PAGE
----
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SF Giants Sign Justin Smoak

The SF Giants signed recently released first baseman Justin Smoak. (Photo by Dylan Buell/Getty Images)
The SF Giants signed recently released first baseman Justin Smoak. (Photo by Dylan Buell/Getty Images)
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SF Giants, Justin Smoak
The SF Giants signed first baseman Justin Smoak on Wednesday. (Photo by Dylan Buell/Getty Images)

The SF Giants signed veteran switch-hitting first baseman Justin Smoak on Wednesday. While no details have been reported, it’s likely a minor-league pact.

According to Jon Heyman, the SF Giants have signed veteran first baseman Justin Smoak. Kerry Crowley, of the Bay Area News Group, reported the deal is a minor-league pact.

Over his 11-year career, Smoak has hit 196 home runs against a .229/.322/.419 triple-slash. A switch-hitter, Smoak’s OPS is 72 points higher against right-handed pitching than against southpaws.

The 11th overall pick in the 2008 MLB draft, Smoak quickly reached the big-leagues but struggled to reach his potential. He’s always been an above-average defender at first base with plus raw power and strong bat-to-ball skills. However, his swing limited his ability to tap into his power.

In 2017, with the Toronto Blue Jays, Smoak reworked his swing and clobbered 38 homers alongside a .270/.355/.529 triple-slash. He reached his only career All-Star game that year.

Since his peak campaign at 30-years old, Smoak has maintained some of those gains, but his numbers gradually declined in 2018 and 2019. Over those two seasons, he averaged 24 home runs and hit .226/.346/.434. A respectable, but unexceptional line.

A free-agent this past winter, Smoak seemed like a potential fit for the Giants if they traded Brandon Belt. His propensity to walk and limit punchouts seemed like a strong fit with Farhan Zaidi’s model. The Giants obviously held onto Belt instead, and Smoak signed a one-year, $5 million deal with the Milwaukee Brewers.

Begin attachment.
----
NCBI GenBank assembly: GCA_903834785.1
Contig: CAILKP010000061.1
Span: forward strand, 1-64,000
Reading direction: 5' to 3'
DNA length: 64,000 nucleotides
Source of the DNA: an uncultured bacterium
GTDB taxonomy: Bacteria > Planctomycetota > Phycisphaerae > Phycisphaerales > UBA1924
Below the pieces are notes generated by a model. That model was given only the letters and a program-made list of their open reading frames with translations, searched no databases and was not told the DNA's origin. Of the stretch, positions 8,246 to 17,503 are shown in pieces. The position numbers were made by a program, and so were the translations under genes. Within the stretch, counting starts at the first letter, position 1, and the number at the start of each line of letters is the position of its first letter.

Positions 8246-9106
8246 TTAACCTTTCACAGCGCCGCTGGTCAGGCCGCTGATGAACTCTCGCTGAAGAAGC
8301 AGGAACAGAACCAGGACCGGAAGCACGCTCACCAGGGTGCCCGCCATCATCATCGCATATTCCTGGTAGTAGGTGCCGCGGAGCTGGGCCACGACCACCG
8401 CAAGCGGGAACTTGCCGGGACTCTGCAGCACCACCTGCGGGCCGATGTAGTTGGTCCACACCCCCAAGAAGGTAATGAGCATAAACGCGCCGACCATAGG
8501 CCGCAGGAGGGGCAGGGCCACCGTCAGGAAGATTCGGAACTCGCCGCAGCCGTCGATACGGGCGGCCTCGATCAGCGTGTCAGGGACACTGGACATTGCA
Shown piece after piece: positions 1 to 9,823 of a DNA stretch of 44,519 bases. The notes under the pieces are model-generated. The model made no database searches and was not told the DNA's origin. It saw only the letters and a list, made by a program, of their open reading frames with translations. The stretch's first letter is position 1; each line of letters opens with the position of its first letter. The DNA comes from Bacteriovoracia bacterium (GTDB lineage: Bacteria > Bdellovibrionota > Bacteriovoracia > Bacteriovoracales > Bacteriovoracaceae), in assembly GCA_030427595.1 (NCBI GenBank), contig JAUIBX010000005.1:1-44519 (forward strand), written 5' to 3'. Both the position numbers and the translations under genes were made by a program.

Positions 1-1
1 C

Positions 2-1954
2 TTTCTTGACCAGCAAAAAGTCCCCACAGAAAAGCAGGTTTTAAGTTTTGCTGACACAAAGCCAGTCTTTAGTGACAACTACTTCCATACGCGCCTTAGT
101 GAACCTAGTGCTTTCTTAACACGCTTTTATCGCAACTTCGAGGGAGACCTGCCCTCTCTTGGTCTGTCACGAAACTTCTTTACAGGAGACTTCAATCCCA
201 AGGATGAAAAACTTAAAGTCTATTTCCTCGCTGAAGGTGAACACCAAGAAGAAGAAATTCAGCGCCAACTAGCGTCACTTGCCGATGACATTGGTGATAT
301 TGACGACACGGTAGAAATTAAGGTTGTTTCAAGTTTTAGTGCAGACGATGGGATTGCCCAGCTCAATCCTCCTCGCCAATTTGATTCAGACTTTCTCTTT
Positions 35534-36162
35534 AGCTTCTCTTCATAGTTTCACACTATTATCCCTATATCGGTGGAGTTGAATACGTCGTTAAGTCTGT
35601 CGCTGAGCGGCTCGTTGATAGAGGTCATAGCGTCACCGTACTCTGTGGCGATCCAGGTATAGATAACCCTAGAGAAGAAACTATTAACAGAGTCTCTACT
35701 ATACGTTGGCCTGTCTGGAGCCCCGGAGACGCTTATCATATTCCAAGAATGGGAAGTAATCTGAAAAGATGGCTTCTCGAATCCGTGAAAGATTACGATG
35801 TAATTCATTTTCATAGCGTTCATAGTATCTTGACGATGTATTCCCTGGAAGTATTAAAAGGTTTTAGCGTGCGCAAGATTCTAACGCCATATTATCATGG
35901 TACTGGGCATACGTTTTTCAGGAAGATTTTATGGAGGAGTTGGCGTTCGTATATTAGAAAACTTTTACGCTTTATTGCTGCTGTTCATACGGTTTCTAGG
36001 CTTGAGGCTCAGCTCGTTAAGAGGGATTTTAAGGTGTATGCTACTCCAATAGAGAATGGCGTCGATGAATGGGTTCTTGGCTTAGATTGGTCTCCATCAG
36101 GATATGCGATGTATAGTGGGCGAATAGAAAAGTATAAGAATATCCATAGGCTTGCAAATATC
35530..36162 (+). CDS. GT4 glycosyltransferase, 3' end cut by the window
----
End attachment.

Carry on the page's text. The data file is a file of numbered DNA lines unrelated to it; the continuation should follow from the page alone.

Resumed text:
This season, Smoak maintained his power gains (ISO of .195) but saw his strikeout rate soar (31.8%) and his walk-rate drop to it’s lowest career level (7.9%). His expected batting average (.201) and slugging (.351) didn’t suggest his .186/.262/.381 triple-slash was a symptom of bad luck, but just poor performance. Trying to remain in playoff contention, the Brewers released him.

If you’re looking for positives in Smoak’s 2020 performance, his hard-hit rate and average exit velocity both ranked in the top half of the league. Still, he’ll need to regain his previous walk and strikeout rates for that really to make a difference.

Many fans have been quick to point out that Smoak has a lot of similarities with struggling Giants corner bat Pablo Sandoval. Sandoval has only played third base in one game this year and has been limited to playing DH, pinch-hitting, or spelling Brandon Belt and Wilmer Flores at first base. Smoak could play that role as well.

Giants Prospects speculated that Smoak would replace Sandoval before the September 15 deadline for playoff eligibility. I’m not as sold that’s the plan. Sandoval has struggled but actually ranks better than Smoak in expected numbers this season. Smoak seems more like an insurance policy on Belt.

While Belt has been one of the best hitters in baseball recently, he has a long injury history. The September 15th deadline doesn’t apply to injury replacements. Smoak can work at the team’s alternate site in Sacramento and if Belt (or anyone else for that matter) suffers a season-ending injury, Smoak could replace them on the playoff roster even after September 15th.

Next. Giants Promote Prospect

Smoak isn’t far removed from being a productive everyday first baseman. It’s not a bad idea for the Giants to give him a chance to put it back together at the alternate site in Sacramento. At the very least, he provides injury insurance for Belt.

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